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[whatwg] wrapper element

From: Ashley Sheridan <ash@ashleysheridan.co.uk>
Date: Mon, 28 Feb 2011 18:58:41 +0000
Message-ID: <1298919521.3097.6.camel@localhost.localdomain>
On Mon, 2011-02-28 at 18:46 +0000, usuario wrote:

> [Had problems sending my mails to the list, resending message]
> 
> Some of you may be questioning why a wrapper element if it has not
> semantics, the thing is, It DO have semantics.
> 
> Wrapper:
> a container element whose solely purpose is to isolate flow content for
> visually appealing purposes. It it usually used for applying margin, padding
> to inner elements, and dimensionally separating them from its real parent.
> 
> *example, consider:*
> 
> <header>
>     <div class="wrapper">
>         <h1>Header 1</h1>
>         <p>this content is centered because margin: 0 auto is applied to
> parent of div.wraper element</p>
>         I have always worked, I'm almost standard, sometimes people don't
> call me wraper but 'container' or 'content' instead
>     </div>
> </header>
> 
> *Against:*
> 
> <header>
>     <wrapper>
>         <h1>Header 1</h1>
>         <p>this content is centered because margin: 0 auto is applied to
> parent of wrapper element</p>
>         I think I'm more semantic because I'm specifically designed for this
> task, and I do it very well. What do you think?
>     </wrapper>
> </header>
> 
> Moreover.
> 
> > Why not borrow the <g> from SVG (meaning "to group together" -- the
> > semantics may be a bit more accessible in some cross-linguistic sense than
> > <wrap>, particularly because of the silent "w" in "wrap" which throws a lot
> > of folks for a loop)?
> >
> 
> Don't know if that's the solution, i just don't discard it.
> 
> 
> > <div> carries no semantic meaning. * If you are using it for such, the
> > semantic is purely internal to your application*, and thus doesn't
> > carry the common meaning of "semantics" as used on the web.
> >
> 
> We have no problems with <div> definition. But i think you are not right in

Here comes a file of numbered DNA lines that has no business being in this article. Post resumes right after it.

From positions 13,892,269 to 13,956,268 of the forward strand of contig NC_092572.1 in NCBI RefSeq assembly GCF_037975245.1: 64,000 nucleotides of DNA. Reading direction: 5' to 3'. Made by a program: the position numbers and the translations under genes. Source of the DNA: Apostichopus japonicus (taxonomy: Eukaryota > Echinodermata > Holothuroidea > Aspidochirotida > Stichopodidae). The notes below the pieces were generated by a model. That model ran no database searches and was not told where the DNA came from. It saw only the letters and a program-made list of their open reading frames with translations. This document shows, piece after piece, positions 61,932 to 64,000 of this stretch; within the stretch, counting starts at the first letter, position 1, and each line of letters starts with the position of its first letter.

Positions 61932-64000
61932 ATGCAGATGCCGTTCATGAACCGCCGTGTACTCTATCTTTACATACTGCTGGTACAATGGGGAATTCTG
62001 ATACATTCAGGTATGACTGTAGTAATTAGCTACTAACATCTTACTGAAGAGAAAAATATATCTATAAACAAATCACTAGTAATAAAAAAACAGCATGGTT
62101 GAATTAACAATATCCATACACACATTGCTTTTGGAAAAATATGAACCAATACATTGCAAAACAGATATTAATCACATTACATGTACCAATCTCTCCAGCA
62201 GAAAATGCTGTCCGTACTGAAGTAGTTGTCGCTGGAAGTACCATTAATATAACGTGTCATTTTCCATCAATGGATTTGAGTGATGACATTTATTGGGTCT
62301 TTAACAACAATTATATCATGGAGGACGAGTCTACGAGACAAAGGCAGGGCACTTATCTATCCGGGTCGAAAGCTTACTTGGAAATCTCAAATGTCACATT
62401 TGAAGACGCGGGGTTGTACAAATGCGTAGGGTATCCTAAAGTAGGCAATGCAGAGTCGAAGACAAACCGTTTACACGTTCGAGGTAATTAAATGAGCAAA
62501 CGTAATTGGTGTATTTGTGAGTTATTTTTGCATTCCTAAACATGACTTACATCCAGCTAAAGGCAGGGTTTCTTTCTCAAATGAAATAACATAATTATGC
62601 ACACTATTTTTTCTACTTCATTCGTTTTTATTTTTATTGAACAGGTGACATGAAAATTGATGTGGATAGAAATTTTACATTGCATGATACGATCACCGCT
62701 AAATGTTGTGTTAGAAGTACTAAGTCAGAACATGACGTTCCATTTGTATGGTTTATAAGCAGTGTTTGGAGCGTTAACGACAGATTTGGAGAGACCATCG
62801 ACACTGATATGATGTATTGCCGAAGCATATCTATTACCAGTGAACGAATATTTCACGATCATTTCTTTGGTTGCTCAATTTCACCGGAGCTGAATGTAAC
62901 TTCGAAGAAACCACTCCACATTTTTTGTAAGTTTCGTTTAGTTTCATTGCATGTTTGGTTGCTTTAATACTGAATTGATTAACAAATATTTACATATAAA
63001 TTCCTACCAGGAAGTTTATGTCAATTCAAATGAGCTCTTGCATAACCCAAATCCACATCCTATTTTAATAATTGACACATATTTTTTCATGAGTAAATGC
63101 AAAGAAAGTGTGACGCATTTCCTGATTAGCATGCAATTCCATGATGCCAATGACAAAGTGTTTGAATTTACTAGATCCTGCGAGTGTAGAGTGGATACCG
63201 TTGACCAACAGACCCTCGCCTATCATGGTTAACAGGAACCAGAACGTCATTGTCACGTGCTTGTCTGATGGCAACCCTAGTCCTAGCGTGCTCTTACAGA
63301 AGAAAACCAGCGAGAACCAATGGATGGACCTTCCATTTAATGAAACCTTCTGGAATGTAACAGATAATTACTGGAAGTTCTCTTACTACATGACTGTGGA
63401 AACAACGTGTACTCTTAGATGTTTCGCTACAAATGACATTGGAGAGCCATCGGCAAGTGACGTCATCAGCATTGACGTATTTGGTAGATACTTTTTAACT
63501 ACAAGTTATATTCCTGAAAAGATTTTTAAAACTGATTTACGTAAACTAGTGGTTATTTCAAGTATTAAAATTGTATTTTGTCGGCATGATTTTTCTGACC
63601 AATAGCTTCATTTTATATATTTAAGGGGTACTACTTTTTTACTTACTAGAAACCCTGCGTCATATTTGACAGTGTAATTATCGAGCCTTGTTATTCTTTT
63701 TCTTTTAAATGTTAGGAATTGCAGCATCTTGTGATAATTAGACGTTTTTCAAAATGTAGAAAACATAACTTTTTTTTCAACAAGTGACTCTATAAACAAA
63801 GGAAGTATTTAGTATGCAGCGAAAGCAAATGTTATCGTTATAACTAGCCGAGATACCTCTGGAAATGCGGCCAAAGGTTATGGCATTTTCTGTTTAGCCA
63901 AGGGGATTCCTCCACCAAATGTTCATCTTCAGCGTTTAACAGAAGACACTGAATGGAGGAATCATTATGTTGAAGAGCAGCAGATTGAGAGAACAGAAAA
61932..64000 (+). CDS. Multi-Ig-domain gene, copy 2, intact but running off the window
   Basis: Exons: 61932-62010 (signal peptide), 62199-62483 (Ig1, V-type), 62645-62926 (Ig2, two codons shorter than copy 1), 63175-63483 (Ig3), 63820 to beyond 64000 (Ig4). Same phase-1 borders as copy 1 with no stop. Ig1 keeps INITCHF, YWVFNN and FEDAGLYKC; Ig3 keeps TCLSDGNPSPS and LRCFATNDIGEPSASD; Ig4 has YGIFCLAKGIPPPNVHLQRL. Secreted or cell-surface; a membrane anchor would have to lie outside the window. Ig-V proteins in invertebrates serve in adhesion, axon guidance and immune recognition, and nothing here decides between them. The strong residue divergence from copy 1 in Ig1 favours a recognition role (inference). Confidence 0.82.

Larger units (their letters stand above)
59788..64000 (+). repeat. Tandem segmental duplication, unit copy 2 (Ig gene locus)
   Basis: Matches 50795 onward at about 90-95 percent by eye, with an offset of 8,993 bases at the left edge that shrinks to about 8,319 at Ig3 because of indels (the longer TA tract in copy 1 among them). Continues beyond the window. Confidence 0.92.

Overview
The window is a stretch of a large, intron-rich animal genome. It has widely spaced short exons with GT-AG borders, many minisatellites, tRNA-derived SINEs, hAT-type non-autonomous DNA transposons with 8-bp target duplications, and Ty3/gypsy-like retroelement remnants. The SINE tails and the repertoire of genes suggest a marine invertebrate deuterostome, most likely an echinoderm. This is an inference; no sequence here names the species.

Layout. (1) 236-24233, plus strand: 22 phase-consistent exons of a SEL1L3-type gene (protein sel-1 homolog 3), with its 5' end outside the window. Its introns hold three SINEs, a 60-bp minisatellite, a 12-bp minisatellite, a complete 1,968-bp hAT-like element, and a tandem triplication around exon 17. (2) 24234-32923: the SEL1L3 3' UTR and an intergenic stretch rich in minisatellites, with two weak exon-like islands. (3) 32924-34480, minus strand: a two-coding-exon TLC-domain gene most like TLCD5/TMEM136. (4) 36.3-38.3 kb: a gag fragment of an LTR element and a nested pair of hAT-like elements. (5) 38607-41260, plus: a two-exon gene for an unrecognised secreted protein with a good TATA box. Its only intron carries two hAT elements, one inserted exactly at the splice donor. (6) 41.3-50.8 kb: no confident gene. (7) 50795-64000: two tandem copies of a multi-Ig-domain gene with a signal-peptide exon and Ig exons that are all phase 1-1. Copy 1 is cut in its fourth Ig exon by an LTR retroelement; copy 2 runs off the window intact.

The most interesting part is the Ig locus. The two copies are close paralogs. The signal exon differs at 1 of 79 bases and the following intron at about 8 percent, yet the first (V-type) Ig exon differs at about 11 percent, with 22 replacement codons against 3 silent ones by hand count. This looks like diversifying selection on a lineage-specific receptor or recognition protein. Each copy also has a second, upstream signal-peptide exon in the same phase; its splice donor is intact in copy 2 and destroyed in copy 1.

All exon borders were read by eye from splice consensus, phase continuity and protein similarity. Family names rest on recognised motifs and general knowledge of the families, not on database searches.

> your statement.
> Answer this, Are wrappers purely internal to my(of mine) application? that's
> a capitalized lie, just think on it. Most applications use a wrapper-like
> div. You had, and i don't know you.
> 
> We have to start deciding what do we want from html5, at what degree do we
> want a more semantic web? why just <header>, why just <footer>.
> 
> I can assure you the world was fine with <div id="header">, but so, why
> <header> was created for? It was created because being so widely used,
> somebody believed it was *more semantic* to convert it into an element.
> 
> <div> is the wrapper element.  That's its entire purpose for living.  ^_^
> >
> 
> <div> was not creating for wrapping things, but for contain them. When you
> wrap something, you are giving it a different implicit meaning to that
> wrapper div.



By it's very nature a <div> tag is a wrapper already. Your above code
could be written as:

<header>
    <div>
        <h1>Header 1</h1>
        <p>this content is centered because margin: 0 auto is applied to
parent of div.wraper element</p>
        I have always worked, I'm almost standard, sometimes people
don't
call me wraper but 'container' or 'content' instead
    </div>
</header>

And the CSS used to reference the elements would be

header div{/* css here */}
header div h1{/* css here */}
header div p{/* css here */}

Your proposed wrapper serves no semantic purpose other than grouping the
H1 and p tags together, but if they are the only siblings of any element
that is already happening, there's no need to call the element a
wrapper, it is one anyway.

I don't understand the difference in your context of wrapper and
container, but it seems to me one is a synonym for the other.

-- 
Thanks,
Ash
http://www.ashleysheridan.co.uk
Received on Monday, 28 February 2011 10:58:41 UTC

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